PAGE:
# Homework Help: Short question about L infinity

1. Nov 15, 2009

### futurebird

I want to say that f(x) = |1/x| is in L-infinity(E) when m(E)<infinity becuase the function has and esssup on any measurable set, E. Even if E = (-1, 1) f(0) is not a problem since it is only one point...

But wait... what *is* the esssup for this function on (-1, 1)? I think it might not have one. This is why I'm confused.

:(

2. Nov 15, 2009

### LCKurtz

You don't seem too confused to me. It doesn't have an esssup on (-1,1).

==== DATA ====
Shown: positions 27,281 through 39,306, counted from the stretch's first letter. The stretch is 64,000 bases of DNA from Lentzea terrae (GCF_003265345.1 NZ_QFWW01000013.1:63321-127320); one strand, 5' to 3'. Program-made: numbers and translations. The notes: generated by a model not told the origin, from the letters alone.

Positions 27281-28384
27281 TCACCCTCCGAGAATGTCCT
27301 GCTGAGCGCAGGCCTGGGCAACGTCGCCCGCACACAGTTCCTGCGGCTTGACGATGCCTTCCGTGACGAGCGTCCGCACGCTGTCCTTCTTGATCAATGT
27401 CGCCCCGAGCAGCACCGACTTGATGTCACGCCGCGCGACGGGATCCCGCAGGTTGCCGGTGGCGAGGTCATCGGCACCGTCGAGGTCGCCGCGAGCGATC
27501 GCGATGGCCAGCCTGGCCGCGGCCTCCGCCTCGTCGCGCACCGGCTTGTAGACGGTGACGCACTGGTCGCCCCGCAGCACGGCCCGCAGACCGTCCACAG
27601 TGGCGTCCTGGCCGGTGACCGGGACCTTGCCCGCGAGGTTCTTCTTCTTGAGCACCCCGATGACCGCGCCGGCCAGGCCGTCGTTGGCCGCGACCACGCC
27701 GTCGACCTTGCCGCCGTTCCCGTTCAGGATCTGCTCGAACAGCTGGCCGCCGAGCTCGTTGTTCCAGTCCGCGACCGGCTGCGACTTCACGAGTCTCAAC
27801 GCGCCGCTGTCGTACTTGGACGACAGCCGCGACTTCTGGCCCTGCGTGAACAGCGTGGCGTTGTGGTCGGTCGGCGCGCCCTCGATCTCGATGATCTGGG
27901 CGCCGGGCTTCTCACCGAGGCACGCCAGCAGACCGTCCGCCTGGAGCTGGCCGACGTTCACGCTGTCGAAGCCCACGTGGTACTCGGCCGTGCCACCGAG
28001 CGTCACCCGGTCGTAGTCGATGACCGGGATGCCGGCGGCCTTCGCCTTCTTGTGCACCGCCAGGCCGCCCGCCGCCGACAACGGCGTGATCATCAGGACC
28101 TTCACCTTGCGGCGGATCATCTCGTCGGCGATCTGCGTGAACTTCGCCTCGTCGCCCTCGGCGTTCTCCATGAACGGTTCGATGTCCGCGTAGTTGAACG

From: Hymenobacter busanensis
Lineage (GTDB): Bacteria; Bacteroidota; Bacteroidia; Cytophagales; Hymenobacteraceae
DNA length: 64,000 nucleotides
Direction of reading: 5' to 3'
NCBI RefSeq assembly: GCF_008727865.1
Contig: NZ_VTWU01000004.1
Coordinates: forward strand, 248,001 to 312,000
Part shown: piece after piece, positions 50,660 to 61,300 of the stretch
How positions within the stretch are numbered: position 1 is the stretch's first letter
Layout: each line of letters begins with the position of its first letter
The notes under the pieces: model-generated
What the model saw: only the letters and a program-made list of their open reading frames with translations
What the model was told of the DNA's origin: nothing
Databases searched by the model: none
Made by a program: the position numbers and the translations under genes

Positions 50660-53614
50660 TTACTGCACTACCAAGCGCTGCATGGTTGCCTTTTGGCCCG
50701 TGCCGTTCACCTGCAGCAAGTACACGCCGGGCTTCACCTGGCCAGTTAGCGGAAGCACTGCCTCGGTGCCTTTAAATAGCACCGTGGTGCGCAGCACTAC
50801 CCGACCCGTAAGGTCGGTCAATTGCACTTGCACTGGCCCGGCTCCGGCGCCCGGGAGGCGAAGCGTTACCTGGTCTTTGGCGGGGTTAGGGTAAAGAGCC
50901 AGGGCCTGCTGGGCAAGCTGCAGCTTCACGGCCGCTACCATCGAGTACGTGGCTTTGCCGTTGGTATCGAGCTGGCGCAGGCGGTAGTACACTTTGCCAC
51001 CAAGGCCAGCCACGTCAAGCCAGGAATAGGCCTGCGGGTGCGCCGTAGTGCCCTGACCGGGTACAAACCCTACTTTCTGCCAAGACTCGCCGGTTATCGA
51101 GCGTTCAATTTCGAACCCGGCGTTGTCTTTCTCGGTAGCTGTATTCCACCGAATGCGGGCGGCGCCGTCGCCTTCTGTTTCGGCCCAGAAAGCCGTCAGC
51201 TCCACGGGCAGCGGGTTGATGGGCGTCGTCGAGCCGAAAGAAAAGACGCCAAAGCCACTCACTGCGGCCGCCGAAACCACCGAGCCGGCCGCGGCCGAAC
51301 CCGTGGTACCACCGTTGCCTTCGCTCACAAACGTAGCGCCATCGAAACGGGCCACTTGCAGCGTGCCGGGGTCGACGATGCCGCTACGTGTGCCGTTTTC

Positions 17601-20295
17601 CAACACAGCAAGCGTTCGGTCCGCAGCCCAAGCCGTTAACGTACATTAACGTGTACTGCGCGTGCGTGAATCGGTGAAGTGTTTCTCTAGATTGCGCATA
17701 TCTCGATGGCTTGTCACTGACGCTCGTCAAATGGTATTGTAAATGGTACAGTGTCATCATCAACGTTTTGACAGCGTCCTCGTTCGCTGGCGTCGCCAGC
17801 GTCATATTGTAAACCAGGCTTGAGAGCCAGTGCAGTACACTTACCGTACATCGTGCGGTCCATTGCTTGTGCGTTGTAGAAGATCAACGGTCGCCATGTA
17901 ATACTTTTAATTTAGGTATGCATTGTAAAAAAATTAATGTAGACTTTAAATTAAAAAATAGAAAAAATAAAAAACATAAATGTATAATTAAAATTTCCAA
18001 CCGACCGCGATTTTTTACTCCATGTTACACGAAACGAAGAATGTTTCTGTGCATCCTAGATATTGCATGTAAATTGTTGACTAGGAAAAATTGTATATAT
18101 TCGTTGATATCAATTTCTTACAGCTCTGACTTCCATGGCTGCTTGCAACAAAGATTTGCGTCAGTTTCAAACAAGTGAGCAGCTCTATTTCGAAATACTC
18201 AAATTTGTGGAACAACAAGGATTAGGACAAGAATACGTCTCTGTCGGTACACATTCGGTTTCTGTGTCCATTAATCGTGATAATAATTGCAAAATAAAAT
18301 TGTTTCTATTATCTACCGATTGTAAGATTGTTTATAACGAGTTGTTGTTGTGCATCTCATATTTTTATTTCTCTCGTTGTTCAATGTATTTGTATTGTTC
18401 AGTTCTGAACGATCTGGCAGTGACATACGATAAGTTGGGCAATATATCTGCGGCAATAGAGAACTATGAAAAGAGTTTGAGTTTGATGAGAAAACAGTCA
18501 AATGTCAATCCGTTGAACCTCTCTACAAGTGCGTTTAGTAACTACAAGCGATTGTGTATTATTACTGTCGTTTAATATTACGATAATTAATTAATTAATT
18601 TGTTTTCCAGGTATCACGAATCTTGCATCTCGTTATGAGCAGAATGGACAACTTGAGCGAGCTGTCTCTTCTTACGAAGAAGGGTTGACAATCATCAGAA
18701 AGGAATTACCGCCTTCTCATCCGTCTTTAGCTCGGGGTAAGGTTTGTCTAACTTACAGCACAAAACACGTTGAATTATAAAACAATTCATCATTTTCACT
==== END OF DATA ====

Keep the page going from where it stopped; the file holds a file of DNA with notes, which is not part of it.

3. Nov 15, 2009

### futurebird

Ok. So then it's not in L-infinity when x=0 is in E.

(slowly this starts to make more sense...)

4. Nov 15, 2009

### LCKurtz

Not exactly. E could be (-oo, -1) union [0] union (1,oo) and it would be in Loo.

5. Nov 15, 2009

### futurebird

oh good point.

6. Nov 15, 2009

### LCKurtz

You could have f(x) = sin(x) except on the rationals where it is 1/x and anything at 0. This would have an esssup of 1 because the set of x where |f(x)| > 1 has measure 0.

7. Nov 15, 2009

### futurebird

Thanks, that's a good example to think about.